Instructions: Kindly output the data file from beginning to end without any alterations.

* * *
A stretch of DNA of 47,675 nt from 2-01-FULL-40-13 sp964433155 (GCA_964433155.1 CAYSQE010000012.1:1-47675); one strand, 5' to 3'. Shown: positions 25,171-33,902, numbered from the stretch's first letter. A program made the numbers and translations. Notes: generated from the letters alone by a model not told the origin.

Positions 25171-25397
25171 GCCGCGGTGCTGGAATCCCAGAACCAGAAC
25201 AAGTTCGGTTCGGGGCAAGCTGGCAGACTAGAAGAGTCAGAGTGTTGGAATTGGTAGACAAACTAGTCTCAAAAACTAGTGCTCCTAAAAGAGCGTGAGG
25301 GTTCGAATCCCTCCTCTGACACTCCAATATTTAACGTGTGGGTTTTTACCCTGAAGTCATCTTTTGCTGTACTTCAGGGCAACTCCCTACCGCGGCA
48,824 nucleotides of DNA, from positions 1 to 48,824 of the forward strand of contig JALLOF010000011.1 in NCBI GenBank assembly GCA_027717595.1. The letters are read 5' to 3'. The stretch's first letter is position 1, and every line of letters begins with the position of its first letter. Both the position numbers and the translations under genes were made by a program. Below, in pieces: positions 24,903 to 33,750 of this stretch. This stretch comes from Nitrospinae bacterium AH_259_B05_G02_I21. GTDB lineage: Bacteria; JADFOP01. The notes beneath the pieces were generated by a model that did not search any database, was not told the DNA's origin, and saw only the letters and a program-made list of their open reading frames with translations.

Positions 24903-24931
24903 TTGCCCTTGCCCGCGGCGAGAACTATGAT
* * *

A stretch of DNA of 47,675 nt from 2-01-FULL-40-13 sp964433155 (GCA_964433155.1 CAYSQE010000012.1:1-47675); one strand, 5' to 3'. Shown: positions 25,171-33,902, numbered from the stretch's first letter. A program made the numbers and translations. Notes: generated from the letters alone by a model not told the origin.

Positions 25171-25397
25171 GCCGCGGTGCTGGAATCCCAGAACCAGAAC
25201 AAGTTCGGTTCGGGGCAAGCTGGCAGACTAGAAGAGTCAGAGTGTTGGAATTGGTAGACAAACTAGTCTCAAAAACTAGTGCTCCTAAAAGAGCGTGAGG
25301 GTTCGAATCCCTCCTCTGACACTCCAATATTTAACGTGTGGGTTTTTACCCTGAAGTCATCTTTTGCTGTACTTCAGGGCAACTCCCTACCGCGGCA
48,824 nucleotides of DNA, from positions 1 to 48,824 of the forward strand of contig JALLOF010000011.1 in NCBI GenBank assembly GCA_027717595.1. The letters are read 5' to 3'. The stretch's first letter is position 1, and every line of letters begins with the position of its first letter. Both the position numbers and the translations under genes were made by a program. Below, in pieces: positions 24,903 to 33,750 of this stretch. This stretch comes from Nitrospinae bacterium AH_259_B05_G02_I21. GTDB lineage: Bacteria; JADFOP01. The notes beneath the pieces were generated by a model that did not search any database, was not told the DNA's origin, and saw only the letters and a program-made list of their open reading frames with translations.

Positions 24903-24931
24903 TTGCCCTTGCCCGCGGCGAGAACTATGAT